A study recently published by JHEP Reports found that patients with alpha-1 antitrypsin deficiency (AATD) and baseline compensated cirrhosis who had the Pi*MZ genotype had an increased rate of hepatic decompensation and risk of liver disease.
Chen et al included 574 patients in a retrospective study of the Michigan Genomics Initiative (MGI) who had no evidence of decompensation until at least 6 months after the cirrhosis diagnosis and had undergone genotyping. Findings revealed that compared to the Pi*MM genotype, the Pi*MZ genotype was associated with increased hepatic decompensation and increased risk of severe liver disease (defined as liver-related death or liver transplant) in patients with baseline cirrhosis.
This effect was robust across several subgroups and for individual outcomes. In contrast, the Pi*MS genotype did not correlate with decompensation or death/liver transplant. The authors defined cirrhosis based on compatible imaging, biopsy, or evidence of portal hypertension without an alternative explanation. The definition of hepatic decompensation corresponded to: (1) ascites severe enough to require treatment (diuretics, paracentesis, or transjugular intrahepatic portosystemic shunt), (2) hepatic encephalopathy, or (3) variceal hemorrhage.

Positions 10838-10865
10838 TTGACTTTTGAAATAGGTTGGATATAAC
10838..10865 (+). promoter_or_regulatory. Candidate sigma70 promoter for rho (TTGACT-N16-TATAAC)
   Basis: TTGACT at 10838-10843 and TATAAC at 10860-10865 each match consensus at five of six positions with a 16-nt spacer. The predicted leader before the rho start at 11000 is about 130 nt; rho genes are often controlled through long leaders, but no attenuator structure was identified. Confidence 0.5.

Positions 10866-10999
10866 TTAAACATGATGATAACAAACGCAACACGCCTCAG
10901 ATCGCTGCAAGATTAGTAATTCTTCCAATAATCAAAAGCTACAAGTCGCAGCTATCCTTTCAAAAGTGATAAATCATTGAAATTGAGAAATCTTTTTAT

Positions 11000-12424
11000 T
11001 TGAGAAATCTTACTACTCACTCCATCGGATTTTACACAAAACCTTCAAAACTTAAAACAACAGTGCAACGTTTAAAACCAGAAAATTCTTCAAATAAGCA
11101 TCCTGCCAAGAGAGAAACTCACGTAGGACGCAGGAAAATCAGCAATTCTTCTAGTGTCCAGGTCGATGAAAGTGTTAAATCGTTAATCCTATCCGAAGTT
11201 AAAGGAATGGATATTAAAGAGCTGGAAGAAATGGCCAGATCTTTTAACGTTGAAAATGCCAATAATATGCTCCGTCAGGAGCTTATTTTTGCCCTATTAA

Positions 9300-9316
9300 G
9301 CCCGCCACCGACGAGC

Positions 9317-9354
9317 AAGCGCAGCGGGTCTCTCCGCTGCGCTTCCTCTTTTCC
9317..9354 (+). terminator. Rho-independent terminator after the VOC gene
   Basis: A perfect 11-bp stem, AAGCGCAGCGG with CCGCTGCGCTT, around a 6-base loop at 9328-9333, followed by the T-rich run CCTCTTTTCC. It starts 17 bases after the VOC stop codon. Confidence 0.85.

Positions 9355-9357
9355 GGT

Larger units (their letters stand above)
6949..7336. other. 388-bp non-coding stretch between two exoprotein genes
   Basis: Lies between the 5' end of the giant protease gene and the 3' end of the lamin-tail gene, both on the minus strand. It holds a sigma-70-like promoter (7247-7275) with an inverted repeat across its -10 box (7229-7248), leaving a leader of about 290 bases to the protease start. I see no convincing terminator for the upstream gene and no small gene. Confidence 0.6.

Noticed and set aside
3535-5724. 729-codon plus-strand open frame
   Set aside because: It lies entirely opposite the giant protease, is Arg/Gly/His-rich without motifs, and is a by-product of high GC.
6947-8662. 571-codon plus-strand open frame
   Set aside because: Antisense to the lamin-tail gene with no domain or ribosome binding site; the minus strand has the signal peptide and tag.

In survival analyses, the Pi*MZ and Pi*MS genotypes were primary predictors (vs Pi*MM), and the primary outcomes were hepatic decompensation and a combined outcome of liver transplant or liver-related death, used as an indicator of severe liver disease. Overall, 278 patients eventually developed hepatic decompensation, 165 died, and 98 underwent liver transplantation >6 months after enrollment.
Read more about AATD etiology
The decompensating events included ascites in 107 patients, hepatic encephalopathy in 101, variceal bleeding in 23, and a combination of these in the remaining patients. The cause of death was liver-related in 51% of the cases, cardiovascular in 8%, and unknown or other in the rest of the cases. The incidence rate for decompensation was 0.11 per person-year at risk.
“To our knowledge, this is the first study showing that in patients with compensated cirrhosis, Pi*MZ is associated with an increased rate of progression to decompensation or the composite outcome of death/liver transplantation,” the authors wrote.
AATD is a clinically under-recognized inherited disorder affecting the lungs, liver, and, rarely, skin that is estimated to affect around 100,000 people in the United States. It usually presents with chronic obstructive pulmonary disease or chronic liver disease, which ranges from asymptomatic liver enzyme elevations to chronic hepatitis and cirrhosis with portal hypertensive complications. SERPINA1 mutations cause AATD, the most clinically relevant of which are the Pi*Z and Pi*S alleles, while the Pi*M allele corresponds to wild-type AATD.
Chen VL, Burkholder DA, Moran IJ, et al. Hepatic decompensation is accelerated in patients with cirrhosis and alpha-1 antitrypsin Pi*MZ genotype. JHEP Rep. Published online April 5, 2022. doi:10.1016/j.jhepr.2022.100483